This project reflects on new works by Richard Meaghan, an artist based in Liverpool, England. Describing his work as ‘paint[ing] what it feels like to be human’, his current work, ranging from small, delicate works on paper to large canvases, is deeply autobiographical, and interrogates, among other things, tropes relating to masculinity, love and illness.
Looking at these works has summoned thoughts on the abject, i.e. the othering of that which the body or psyche rejects, but which nonetheless screams its existence. Those thoughts, which I haven’t fully resolved yet, may relate to the othering of that which has invaded the body by translating it to image, and thus ejecting it – the process of defying that which threatens.
My initial explorations have focused on the delicate, exquisitely rendered works on paper. Composed in ink, watercolour, graphite and pastel on paper, they reflect on the artist’s recent diagnosis of prostate cancer and his psychological navigation of its consequences. At first glance, looking at these works simultaneously, they exude jouissance; colour, often riotous, and sensuous line cause to eye to travel excitedly at first, before eventually, and only very gradually, absorbing a complex, deeply personal dialogue on confronting the threat to one’s masculinity and life as a sexual being.
These are extraordinarily brave pictures, that oscillate between rage (e.g. Black Widow, Patient Advocate), pleasure (Temptation of a Saint, Spring Bathers, The Luminaries, Misogynistic Prick) and sardonic humour (The Bone Collector, see image and accompanying text below) but they are never resigned. There is wit in almost every one of them, that signals triumph, a resolute ‘fuck you’ woven into the act of making them.
The artist’s approach to making the penis a central motif, apart from its relevance to confronting a diagnosis that threatens to make him impotent, has also worked to normalise it (for the viewer) as part of masculine experience. The penis has often been seen as threatening, – as, for instance, symbolic of testosterone-fuelled militant masculinity, whose sexual virility equalled mental virility in facing down the enemy on the battlefield (as traced in Klaus Theweleit’s Male Fantasies), or in the powerful gay sexuality portrayed in Robert Mapplethorpe’s Black Book or Tom of Finland’s intricately detailed drawings of male nudes with outsize erect penises. (Tom of Finland, real name Touko Valio Laaksonen, has even admitted to the sexiness he saw in Nazi military uniforms, which brings some of Theweleit’s ideas of homoeroticism in military fraternities full circle). As the artist outlines in his reading of Picasso’s drawing El Entierro del Conde de Orgaz (to which The Petri Dish responds, see image below), the meaning attached to the penis is determined by context; in the Make Love or Live drawings, it is not there purely to ‘shock’ an audience, some of which remains affronted by it. The works are experiential, in which the motif of the penis becomes that of challenging or coping with a threat to one’s wholeness as a sexual being.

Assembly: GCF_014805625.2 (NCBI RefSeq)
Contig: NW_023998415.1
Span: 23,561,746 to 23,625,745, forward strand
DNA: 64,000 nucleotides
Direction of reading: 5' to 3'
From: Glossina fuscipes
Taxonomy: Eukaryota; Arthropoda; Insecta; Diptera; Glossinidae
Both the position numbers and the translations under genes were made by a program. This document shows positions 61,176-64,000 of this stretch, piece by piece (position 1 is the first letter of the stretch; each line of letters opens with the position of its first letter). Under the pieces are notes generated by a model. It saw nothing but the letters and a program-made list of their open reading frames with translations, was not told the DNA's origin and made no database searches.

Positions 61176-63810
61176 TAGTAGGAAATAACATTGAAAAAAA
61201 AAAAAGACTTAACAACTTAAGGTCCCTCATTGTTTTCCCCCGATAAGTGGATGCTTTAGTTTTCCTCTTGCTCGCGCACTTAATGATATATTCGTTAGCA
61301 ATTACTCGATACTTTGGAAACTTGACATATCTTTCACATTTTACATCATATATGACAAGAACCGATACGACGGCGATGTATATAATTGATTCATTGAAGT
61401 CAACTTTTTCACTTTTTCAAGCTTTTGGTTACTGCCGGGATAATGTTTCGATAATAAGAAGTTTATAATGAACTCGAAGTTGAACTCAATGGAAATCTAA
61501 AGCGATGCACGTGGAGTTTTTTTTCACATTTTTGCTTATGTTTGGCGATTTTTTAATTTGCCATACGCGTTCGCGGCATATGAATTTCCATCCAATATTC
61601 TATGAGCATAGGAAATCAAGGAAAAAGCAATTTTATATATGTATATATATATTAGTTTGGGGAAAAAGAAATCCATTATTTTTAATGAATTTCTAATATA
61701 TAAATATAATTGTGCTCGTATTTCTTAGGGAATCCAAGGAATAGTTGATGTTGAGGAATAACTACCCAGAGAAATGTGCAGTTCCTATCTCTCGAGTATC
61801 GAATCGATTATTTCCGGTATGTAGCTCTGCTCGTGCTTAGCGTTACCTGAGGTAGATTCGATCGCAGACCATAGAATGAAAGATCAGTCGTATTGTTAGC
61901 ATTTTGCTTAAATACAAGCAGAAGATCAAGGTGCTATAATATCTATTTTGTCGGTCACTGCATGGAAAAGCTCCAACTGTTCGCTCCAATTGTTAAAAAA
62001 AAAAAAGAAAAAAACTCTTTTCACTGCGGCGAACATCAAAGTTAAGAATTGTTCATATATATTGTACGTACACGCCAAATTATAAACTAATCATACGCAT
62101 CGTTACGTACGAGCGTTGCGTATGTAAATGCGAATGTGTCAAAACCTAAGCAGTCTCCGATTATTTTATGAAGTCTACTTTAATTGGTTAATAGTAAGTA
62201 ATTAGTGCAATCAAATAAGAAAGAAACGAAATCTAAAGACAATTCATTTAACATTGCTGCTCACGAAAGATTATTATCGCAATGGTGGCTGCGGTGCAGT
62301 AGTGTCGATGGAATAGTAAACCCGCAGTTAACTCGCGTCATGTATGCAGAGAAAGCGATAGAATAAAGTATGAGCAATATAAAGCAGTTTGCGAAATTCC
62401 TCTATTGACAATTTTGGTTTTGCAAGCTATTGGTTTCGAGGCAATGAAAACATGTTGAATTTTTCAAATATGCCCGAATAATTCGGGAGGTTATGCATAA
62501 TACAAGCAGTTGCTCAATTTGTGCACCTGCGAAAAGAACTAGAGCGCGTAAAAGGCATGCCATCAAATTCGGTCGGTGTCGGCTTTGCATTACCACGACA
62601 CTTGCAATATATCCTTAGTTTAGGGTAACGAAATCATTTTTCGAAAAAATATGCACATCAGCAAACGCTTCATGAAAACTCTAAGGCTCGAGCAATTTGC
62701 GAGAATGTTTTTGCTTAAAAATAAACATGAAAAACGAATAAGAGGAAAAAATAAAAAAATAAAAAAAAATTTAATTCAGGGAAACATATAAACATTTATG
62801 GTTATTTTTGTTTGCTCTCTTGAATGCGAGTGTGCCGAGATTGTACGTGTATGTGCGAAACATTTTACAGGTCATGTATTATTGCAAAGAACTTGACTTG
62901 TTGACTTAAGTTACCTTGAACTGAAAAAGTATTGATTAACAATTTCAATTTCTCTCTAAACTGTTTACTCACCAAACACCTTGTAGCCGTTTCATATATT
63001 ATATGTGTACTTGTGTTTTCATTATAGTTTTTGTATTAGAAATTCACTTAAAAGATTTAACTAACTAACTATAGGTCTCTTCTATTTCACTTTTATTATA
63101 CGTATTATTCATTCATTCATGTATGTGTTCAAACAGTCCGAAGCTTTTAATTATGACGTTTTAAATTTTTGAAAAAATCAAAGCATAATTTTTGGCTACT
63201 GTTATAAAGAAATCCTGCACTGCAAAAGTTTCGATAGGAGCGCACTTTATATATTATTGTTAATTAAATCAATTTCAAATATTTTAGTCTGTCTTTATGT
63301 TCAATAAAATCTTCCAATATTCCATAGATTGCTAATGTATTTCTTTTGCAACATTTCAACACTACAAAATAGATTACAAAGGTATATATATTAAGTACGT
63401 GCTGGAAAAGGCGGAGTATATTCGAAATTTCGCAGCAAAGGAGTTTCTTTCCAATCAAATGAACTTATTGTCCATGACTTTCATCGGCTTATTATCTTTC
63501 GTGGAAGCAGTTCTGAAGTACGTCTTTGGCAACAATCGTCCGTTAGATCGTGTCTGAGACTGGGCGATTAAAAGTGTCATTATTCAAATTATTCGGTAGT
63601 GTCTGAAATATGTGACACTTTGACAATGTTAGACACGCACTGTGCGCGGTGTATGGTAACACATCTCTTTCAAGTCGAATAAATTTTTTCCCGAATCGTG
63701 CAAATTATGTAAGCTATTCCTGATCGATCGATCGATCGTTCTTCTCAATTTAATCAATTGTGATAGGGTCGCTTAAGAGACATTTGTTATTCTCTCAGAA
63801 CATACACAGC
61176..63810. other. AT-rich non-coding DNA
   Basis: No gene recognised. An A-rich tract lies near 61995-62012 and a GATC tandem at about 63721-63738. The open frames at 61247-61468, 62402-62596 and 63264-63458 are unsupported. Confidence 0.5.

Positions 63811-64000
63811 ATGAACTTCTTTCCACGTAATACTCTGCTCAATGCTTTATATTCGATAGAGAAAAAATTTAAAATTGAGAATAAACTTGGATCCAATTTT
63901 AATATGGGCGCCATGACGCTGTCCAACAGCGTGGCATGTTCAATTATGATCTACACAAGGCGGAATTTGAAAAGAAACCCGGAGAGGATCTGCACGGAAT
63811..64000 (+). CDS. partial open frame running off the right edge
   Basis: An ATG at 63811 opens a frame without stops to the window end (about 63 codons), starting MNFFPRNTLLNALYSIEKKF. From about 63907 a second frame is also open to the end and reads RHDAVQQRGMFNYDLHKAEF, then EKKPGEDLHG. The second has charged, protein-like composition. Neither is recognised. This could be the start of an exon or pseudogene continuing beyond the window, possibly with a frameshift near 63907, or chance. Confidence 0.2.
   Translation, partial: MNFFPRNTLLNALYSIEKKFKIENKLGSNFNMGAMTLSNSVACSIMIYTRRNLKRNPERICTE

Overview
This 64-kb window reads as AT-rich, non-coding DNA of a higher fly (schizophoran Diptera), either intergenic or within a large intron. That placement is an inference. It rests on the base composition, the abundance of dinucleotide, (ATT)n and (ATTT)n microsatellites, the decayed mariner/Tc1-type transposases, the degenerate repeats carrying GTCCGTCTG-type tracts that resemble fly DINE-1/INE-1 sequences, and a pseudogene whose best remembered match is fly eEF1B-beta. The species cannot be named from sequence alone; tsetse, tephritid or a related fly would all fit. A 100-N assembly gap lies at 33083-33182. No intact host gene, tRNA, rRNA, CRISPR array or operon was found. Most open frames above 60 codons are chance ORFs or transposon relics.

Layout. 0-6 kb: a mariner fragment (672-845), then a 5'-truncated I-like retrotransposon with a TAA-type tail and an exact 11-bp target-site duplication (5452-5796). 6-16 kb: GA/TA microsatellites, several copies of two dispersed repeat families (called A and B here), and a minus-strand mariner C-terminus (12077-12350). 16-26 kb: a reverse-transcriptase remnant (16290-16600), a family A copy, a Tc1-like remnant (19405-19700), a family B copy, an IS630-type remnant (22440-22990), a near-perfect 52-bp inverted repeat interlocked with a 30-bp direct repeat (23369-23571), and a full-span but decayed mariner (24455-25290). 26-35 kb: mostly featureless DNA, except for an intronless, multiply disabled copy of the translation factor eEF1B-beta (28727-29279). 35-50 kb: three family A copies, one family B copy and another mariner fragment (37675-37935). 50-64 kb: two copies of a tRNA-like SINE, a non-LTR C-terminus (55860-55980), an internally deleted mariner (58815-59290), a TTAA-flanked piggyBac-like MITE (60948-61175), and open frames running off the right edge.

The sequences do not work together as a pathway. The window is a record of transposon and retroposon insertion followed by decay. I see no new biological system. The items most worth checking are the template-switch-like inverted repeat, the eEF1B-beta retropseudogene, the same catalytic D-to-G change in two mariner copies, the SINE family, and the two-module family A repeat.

The Bone Collector
The artist describes this work thus: “My Bone Collector is my nemesis, my dark half, he hides in the shadows always with me, watching and waiting.”
The ‘Bone Collector’ is at once nightmarish and witty. The Bone Collector represents in part the artist’s consultant (stripy socks, and a medical mask dangling from his neck), who sits in his claustrophobic practice, behind whom are proudly erected vials of harvested phalluses. The latest addition to his collection lies on the table, the owner of which has been castrated with a cleaver. The bone collector-consultant is literally a dickhead, suggesting perhaps his indifference to the emotional and psychological impact of his diagnosis and treatment. His small penis contrasts with his erect, monstrous ‘dick-head’ and the huge phalluses that surround him– suggesting intellectual rather than sexual virility. The fact that the patient/victim’s head or even his hands are not visible robs him of his identity; he is reduced to offal. The figure who peers through the doorway is possibly the artist, whose scale compared to the central motif suggests that the entire scene resides in the artist’s ‘mind’s eye’, wherein he dwells upon the loss of masculinity/sexuality.
This text will be updated as the project develops. To view works by Richard Meaghan, visit the artist’s website.